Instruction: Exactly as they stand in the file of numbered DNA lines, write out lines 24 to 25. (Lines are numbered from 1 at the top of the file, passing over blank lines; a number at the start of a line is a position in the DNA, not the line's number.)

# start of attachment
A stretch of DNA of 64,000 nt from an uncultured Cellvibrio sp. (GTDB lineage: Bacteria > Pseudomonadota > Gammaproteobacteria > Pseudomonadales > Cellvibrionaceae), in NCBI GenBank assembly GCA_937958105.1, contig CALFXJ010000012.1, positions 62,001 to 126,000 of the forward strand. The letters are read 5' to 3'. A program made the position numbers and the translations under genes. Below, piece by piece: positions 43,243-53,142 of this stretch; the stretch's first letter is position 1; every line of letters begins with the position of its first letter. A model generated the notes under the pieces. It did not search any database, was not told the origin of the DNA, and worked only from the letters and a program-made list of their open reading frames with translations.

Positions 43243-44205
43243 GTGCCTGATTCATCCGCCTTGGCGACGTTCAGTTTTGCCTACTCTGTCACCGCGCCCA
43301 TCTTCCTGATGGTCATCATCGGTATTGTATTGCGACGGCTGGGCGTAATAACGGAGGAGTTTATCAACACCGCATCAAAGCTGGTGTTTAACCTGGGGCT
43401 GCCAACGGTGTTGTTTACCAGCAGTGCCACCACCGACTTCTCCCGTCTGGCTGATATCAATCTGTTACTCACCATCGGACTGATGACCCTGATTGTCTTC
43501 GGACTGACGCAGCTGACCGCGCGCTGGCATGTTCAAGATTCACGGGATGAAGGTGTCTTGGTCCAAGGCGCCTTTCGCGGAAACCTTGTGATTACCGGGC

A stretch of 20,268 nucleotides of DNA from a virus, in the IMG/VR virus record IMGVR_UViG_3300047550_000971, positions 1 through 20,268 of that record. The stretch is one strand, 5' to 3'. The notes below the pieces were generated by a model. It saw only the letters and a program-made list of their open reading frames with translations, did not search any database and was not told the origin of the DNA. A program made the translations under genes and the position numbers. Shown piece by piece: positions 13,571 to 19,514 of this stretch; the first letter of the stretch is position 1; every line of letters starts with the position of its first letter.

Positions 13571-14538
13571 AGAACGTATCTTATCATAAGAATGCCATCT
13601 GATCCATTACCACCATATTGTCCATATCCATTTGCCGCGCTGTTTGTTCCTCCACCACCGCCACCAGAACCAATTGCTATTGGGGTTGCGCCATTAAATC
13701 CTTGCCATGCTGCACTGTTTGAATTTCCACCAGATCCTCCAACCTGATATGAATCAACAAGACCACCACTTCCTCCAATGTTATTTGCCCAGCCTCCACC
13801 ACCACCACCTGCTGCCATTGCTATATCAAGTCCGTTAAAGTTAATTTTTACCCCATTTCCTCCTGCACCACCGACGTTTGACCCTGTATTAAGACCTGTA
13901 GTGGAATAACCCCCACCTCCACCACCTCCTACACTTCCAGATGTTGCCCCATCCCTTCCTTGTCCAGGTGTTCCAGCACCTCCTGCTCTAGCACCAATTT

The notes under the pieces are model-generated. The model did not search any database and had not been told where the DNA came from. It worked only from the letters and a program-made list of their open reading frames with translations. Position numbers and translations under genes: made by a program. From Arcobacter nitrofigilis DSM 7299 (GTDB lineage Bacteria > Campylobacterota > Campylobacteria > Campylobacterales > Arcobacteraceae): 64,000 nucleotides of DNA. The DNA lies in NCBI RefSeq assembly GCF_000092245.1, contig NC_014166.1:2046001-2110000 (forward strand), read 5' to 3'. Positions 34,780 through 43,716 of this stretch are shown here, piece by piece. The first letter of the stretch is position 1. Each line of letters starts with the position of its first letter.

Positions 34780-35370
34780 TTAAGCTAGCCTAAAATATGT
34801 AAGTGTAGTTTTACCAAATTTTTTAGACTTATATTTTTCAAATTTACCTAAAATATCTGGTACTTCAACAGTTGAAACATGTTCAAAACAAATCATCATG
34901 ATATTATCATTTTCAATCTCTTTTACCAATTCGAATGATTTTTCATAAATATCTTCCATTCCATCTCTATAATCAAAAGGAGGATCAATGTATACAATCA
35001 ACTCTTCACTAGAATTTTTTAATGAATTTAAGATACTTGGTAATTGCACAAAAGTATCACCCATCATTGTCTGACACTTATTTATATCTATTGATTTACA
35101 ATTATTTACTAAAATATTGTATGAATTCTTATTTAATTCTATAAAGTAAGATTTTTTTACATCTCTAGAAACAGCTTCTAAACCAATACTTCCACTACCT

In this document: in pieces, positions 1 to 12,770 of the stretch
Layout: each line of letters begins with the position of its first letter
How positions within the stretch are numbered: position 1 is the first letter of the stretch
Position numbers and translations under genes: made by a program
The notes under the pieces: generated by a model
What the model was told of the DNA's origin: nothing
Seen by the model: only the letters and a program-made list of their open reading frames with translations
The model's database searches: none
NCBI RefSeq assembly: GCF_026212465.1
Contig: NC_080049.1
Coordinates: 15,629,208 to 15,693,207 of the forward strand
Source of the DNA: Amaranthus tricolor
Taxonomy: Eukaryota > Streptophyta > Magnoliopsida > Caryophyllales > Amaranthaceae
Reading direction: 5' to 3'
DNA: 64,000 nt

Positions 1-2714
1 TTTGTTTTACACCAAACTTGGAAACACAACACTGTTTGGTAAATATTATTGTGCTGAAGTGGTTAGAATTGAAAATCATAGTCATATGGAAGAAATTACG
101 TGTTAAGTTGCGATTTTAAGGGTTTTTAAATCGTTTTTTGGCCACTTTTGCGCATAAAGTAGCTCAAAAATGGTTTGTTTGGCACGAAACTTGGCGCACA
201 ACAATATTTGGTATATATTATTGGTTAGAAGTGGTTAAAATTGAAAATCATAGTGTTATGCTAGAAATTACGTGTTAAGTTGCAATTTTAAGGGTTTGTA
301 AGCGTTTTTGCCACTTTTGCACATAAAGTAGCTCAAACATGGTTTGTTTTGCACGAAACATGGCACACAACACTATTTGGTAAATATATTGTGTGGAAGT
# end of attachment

Position numbers and translations under genes: made by a program
The notes under the pieces: generated by a model